Because their premise and their features are so simple, the Assassin is one of the easiest rogue subclasses to play. They don't have resources to track or complicated additional mechanics, so if you're comfortable with the complexity of the Rogue's core features you're already ready to handle the Assassin.Is a rogue monk multiclass good? ›
Why Play a Monk Rogue Multiclass? In a lot of ways, the monk class and rogue class are very similar in terms of combat abilities. They're both primarily Dexterity based martial classes that thrive off mobility and speed. Many rogue talents are augmented and made better via the monk abilities.What is the best stat allocation for rogue 5e? ›
You'll usually want to make Dexterity your highest stat, and Intelligence a close second. After those, prioritize Charisma if you want to keep doing the duty of the party "face" or Constitution if you want to be a bit more survivable in combat.Who does rogue have a crush on? ›
Rogue's primary love interest in the Fox X-Men films was Bobby Drake, AKA Iceman. This development was a little odd given that there is no history between the two in the comics, but in the films, it's one of the strongest and most enduring relationships. The two get flirty and eventually get together.
Draenei took the #1 spot when they were allowed to become Rogues. Draenei is easily the best looking Alliance race regardless of class played.What pet is best for rogue? ›
Swift and Gloom are nice for rogues, depending on what maps you're running. Toxy is also great protection, if moving fast isn't a priority! I love using pet slotting to upgrade pets I've leveled up already.What is the most broken class combo in 5E? ›
The warlock and sorcerer are one of D&D 5e's most infamous multiclass combos. A build combining the two is often dubbed the "coffeelock." This build takes advantage of the warlock's ability to regain spell slots on a short rest and the D&D sorcerer's ability to convert spell slots into sorcery points.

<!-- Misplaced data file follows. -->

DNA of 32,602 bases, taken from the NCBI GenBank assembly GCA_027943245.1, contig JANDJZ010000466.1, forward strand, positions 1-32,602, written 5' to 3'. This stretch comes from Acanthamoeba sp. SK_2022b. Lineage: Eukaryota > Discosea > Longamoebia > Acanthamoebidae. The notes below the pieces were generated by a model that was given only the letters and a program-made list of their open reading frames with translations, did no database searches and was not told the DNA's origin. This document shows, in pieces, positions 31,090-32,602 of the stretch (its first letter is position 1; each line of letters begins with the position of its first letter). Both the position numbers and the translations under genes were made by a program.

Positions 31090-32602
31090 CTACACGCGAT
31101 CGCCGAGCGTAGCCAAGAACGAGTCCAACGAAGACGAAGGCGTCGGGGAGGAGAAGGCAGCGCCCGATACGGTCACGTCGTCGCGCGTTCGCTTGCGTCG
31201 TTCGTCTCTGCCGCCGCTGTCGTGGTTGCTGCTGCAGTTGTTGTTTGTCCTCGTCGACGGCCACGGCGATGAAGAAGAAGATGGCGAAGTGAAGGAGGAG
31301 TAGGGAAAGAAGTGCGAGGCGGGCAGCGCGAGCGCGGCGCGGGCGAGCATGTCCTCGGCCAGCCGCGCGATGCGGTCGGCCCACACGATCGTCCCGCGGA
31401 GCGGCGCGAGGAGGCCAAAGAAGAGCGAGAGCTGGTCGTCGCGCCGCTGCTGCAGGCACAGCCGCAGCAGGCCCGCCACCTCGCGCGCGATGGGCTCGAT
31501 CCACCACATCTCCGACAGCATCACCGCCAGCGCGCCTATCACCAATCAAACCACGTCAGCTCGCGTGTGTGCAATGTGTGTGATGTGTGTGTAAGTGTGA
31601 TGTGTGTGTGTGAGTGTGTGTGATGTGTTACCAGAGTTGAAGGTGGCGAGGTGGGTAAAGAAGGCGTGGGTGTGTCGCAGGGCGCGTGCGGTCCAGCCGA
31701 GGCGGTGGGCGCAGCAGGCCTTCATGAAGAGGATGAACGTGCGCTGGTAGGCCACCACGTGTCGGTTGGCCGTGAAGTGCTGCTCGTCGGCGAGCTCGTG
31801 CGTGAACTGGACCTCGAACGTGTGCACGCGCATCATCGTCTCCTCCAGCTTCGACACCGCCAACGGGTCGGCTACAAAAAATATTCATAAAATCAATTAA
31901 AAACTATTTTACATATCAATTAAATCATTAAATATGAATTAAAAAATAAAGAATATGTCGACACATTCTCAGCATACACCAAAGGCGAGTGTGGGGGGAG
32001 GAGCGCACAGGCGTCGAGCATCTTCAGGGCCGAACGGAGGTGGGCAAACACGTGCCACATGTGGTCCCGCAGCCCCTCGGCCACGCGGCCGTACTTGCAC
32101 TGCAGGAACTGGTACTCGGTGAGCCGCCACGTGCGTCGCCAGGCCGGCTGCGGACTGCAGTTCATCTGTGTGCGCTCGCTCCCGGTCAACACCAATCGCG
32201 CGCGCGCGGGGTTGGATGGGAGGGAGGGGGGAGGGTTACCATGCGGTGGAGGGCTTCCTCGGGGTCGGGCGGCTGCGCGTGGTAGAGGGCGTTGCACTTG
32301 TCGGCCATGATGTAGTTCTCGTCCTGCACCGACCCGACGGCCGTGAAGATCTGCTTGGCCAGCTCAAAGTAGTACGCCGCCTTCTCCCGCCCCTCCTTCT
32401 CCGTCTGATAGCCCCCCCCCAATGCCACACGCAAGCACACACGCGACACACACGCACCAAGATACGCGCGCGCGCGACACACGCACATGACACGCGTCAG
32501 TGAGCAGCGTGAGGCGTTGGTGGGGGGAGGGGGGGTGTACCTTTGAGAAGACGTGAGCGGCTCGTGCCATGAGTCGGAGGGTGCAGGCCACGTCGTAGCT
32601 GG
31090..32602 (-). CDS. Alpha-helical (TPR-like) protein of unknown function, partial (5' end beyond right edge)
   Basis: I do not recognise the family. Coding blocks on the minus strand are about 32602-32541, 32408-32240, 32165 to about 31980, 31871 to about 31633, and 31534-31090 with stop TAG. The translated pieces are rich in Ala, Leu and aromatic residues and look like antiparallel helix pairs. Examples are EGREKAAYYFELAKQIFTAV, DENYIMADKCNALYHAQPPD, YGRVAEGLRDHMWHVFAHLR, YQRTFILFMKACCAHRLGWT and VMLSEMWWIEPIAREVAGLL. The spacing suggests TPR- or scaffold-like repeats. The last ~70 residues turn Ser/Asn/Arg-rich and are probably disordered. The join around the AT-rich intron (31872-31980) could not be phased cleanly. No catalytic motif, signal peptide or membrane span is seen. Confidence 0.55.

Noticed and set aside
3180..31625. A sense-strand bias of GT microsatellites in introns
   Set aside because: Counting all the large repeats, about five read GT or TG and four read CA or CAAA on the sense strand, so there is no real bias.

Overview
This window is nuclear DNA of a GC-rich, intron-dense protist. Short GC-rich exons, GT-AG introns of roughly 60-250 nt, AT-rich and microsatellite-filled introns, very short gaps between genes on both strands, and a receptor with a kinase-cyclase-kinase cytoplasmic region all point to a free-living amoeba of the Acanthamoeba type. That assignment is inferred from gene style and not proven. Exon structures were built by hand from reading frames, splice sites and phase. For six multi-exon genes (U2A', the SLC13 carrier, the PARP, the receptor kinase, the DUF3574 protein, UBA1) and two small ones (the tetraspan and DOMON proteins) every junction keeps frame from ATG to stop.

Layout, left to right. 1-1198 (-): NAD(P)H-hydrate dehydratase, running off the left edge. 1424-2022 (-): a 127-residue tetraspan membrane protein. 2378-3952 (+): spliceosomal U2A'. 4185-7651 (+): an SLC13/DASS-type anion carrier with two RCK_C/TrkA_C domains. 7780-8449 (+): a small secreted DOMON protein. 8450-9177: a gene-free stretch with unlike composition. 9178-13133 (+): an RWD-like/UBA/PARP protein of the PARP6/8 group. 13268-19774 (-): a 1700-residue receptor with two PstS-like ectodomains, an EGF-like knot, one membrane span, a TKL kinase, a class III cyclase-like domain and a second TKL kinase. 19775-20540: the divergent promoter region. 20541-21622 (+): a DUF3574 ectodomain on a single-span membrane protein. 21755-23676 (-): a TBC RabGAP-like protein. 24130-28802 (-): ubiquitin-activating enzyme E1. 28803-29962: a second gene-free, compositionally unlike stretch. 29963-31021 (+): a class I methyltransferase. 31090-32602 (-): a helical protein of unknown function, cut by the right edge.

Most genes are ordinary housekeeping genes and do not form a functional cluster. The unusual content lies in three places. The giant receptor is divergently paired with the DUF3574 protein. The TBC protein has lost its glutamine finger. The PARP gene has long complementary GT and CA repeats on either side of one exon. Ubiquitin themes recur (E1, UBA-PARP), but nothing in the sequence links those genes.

- Wizard. Wizard is in my opinion the most difficult class in DnD, especially for new players.
- Bard. ...
- Druid. ...
- Monk. ...
- Sorcerer. ...
- Cleric. ...
- Warlock. ...
- Rogue. ...
To those who plan on Multiclassing, ideal options to consider include Artificer-Cleric, Barbarian-Fighter, and Bard-Paladin Multiclasses to maximize both survival and utility offerings.Do Rogues get advantage? ›
Rogues get sneak attack (but not advantage) if the target is engaged in melee: "You don't need advantage on the attack roll if another enemy of the target is within 5 feet of it, that enemy isn't incapacitated, and you don't have disadvantage on the attack roll."Do Rogues need high charisma? ›
The social rogue or “face of the party” will need to consider charisma as an important ability score. Sometimes, it'll be necessary to talk your way out of trouble. Stealth fails sometimes and Sleight of Hand doesn't always work. A charismatic rogue can talk his way around these problems.What is the easiest character to win streets of rogue? ›
The classes I've found the easiest to complete all the floors with were Assassin, Thief, Slavemaster, Vampire and Soldier. Gorilla and Werewolf are also pretty good because of their lunge attacks, making any melee combat pretty easy to win.Does a barbarian rogue multiclass work? ›
Absolutely, yes! In fact, I would recommend taking your barbarian levels as far as level 3 or 5. Barbarogue (a cute name for a barbarian + rogue multiclass) is one of the most powerful multiclasses in the game.Is A Halfling a good rogue? ›
The Lightfoot Halfling is an iconic rogue, and their Naturally Stealthy trait works alongside Cunning Action to make it easy to hide in combat even when you don't have normal sources of cover or concealment.
You start with the following equipment, in addition to the equipment granted by your background: (a) a rapier or (b) a shortsword. (a) a shortbow and quiver of 20 arrows or (b) a shortsword. (a) a burglar's pack, (b) a dungeoneer's pack, or (c) an explorer's pack.Why rogue is the best class? ›
We have the Rogue down as one of the best solo classes in the game because their sneaky abilities to get in, loot, kill an enemy or two, and then extract. You won't be swinging through enemies and cleaving heads with the Rogue, though. It's a very difficult class to PvP with against multiple players.What race is best for Bard rogue multiclass? ›
Best Races for the Bard/Rogue Multiclass
The Dark Elf is an outstanding class for the Bard/Rogue multiclass because they start the game with +2 DEX and +1 CHA.
- 1 Soulknife. The Soulknife is the strongest Rogue subclass in the game.
- 2 Arcane Trickster. ...
- 3 Assassin. ...
- 4 Phantom. ...
- 5 Swashbuckler. ...
- 6 Thief. ...
- 7 Scout. ...
- 8 Inquisitive. ...
As you want to be as fast as possible, the Rogue needs to use cloth armor. To further increase movement and attack speed, Agility is the Rogue's most important stat.What stat build is best for rogue? ›
Dexterity is key for any Rogue, and Intelligence is important for Arcane Tricksters, but your need for Wisdom and Charisma depend largely on your choice of skills and role in the party. Str: Typically your dump stat.Why is haste bad for sub rogues? ›